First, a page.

Posted by Daniel Sands on January 2, 2014 in Continuous Delivery, DevOps

We’ve been working with Chef (formerly OpsCode) for a couple years now. I can safely say that I’ve spent more time crawling through forums and reviewing code documentation than I care to admit. In all that time, I’ve never seen anyone clearly document how to use Chef dynamically. I hope that I can share some cool ideas in this post and maybe somebody out there can make some magic happen similar to what we’ve done.

For those of you who may not know, Chef is a framework that makes system configuration ridiculously easy. Their terminology is a little strange as it follows a cooking analogy (hence Chef, get it?). A recipe is essentially a script, or some form of code that yields a result. A cookbook is a collection of recipes. Tools to interact with Chef include knife, etc. The analogy only stretches so far and soon you get into more practical terms like node, role, and environment.

I mentioned using Chef dynamically. So here’s the problem. You build a role with some recipes and assign it to a node. The node then takes the role, downloads the recipes and acts on them. The result is a configured server. It’s very cool, but what happens when you have hundreds of services iterating through hundreds of code versions, each of which configure their servers slightly differently? Managing hundreds of roles with versioning control can quickly become a nightmare. The trick is to handle all of the code dynamically and in a single maintainable place. You have one master dynamic recipe that is capable of reading in a configuration file and acting on the settings inside. Then, you take the configuration file and push it up into a Data Bag (Chef’s generalized data storage system).

For example:


The data bag:



“Install_apache”: true,


“settting”: “blah”,





In the recipe:

### Get the data bag

my_data_bag = Chef::DataBagItem.load(“#{my_data_bag_name}”, “#{my_data_bag_version}”)

If (my_data_bag[‘install_apache’] == true)

#Do everything you need to install apache.

#and use apache_settings to do it.



That’s a really rough, really quick example, but it covers the gist of the idea. You can even use off-the-shelf cookbooks by taking the settings specified in the data bag and assigning them to the node as attributes, which causes them to take precedence over cookbook default values.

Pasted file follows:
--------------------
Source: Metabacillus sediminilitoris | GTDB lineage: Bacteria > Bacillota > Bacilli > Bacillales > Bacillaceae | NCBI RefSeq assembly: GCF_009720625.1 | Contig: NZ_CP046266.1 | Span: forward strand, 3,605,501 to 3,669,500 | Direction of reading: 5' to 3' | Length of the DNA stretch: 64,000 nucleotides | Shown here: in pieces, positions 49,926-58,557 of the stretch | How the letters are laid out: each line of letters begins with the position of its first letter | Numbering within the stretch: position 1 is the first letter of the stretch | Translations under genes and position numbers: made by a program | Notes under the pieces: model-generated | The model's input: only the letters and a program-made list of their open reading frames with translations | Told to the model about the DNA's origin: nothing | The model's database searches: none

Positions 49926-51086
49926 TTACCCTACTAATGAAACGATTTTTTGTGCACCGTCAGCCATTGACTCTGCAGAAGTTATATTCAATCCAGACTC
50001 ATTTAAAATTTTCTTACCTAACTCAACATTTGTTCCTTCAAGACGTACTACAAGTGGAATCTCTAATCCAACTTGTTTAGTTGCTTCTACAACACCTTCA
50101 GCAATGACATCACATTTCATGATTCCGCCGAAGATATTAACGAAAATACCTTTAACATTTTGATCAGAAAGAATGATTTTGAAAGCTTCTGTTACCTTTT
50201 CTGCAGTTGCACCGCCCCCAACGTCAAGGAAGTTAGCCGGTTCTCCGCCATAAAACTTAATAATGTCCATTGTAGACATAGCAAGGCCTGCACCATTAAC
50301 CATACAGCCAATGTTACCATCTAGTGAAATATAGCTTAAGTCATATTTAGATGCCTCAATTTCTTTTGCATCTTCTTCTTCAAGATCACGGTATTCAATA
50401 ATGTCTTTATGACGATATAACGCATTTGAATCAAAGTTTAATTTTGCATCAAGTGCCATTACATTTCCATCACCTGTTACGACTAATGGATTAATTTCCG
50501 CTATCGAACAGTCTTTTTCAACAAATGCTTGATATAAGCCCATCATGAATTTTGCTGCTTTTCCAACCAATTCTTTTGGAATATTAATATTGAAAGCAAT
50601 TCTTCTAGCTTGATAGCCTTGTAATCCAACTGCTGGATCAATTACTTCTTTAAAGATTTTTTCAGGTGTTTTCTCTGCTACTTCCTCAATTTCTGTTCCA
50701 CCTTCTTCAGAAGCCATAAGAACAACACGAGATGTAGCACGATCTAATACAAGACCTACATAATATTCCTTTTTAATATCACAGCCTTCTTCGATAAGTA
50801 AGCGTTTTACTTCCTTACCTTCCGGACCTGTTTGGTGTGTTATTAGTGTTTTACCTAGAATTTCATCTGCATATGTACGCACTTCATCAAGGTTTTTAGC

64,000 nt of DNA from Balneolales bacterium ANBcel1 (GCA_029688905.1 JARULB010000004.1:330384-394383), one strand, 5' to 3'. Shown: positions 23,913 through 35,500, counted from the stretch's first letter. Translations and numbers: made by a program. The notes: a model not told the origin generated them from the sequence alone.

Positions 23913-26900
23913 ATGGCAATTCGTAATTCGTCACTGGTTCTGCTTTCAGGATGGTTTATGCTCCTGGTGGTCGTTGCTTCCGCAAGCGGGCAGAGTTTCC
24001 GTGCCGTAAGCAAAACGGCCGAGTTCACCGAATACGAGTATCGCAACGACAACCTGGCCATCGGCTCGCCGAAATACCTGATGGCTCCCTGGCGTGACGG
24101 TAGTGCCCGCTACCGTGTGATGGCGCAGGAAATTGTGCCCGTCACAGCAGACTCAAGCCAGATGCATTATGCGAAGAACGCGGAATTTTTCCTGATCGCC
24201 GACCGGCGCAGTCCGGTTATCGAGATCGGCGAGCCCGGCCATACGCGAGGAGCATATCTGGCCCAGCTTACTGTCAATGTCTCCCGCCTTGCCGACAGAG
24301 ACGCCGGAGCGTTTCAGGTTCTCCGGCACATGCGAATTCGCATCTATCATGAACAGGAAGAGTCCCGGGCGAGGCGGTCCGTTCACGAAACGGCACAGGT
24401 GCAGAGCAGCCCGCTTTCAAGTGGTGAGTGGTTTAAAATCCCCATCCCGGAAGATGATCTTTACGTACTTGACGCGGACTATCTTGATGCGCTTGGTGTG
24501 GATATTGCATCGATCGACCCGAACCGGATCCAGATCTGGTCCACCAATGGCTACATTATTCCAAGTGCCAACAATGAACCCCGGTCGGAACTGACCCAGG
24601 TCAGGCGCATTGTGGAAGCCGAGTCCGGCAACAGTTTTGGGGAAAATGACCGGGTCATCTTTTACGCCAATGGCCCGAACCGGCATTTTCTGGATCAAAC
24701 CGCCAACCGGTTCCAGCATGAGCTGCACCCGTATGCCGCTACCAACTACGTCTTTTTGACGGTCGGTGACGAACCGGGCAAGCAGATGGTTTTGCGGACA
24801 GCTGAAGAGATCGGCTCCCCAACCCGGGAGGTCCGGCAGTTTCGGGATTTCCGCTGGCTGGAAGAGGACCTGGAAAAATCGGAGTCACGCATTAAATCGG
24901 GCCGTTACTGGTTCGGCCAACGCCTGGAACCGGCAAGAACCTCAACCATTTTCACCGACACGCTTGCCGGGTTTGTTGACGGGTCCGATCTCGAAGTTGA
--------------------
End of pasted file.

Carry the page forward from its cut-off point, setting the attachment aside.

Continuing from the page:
We’ve had the discussion about just using role files instead of data bags a number of times. Using a role is the standard for everybody out there, so why don’t we go that way? The answer is version control. Data bags can be versioned.  When you’re dealing with individual specifics for each stack versioning the configuration data allows you to tie configuration directly to a version of code. This allows for dependency matching, as well as a myriad of other niceties that can be realized once you get into it. The data bags approach also allows you to easily roll back a configuration, meaning if somebody uploads a bad configuration and screws up their stack, we can just roll back to a previous data bag with no sweat off our backs. It adds a layer of complexity to the code so this isn’t an efficient answer for everything out there, but for configurations that are often changing, this makes server change control as easy as checking a file.

To make it even nicer, build a UI that creates the configuration file for you. This will allow your development teams to just click a couple boxes to indicate their desired settings, click a button, and have a pile of fully configured boxes ready to take live traffic. Just like magic.

Daniel Sands

Daniel Sands has been a DevOps Engineer at since December of 2011. Prior to joining, he served as the Vice President of Information Technologies at the Enlightened Wealth Institute based in Provo Utah from January 2008 to December of 2011. Mr. Sands holds an M.B.A. with an Information Technology specialization from Western Governers University. His favorite quote is “It’s kind of fun to do the impossible.” - Walt Disney

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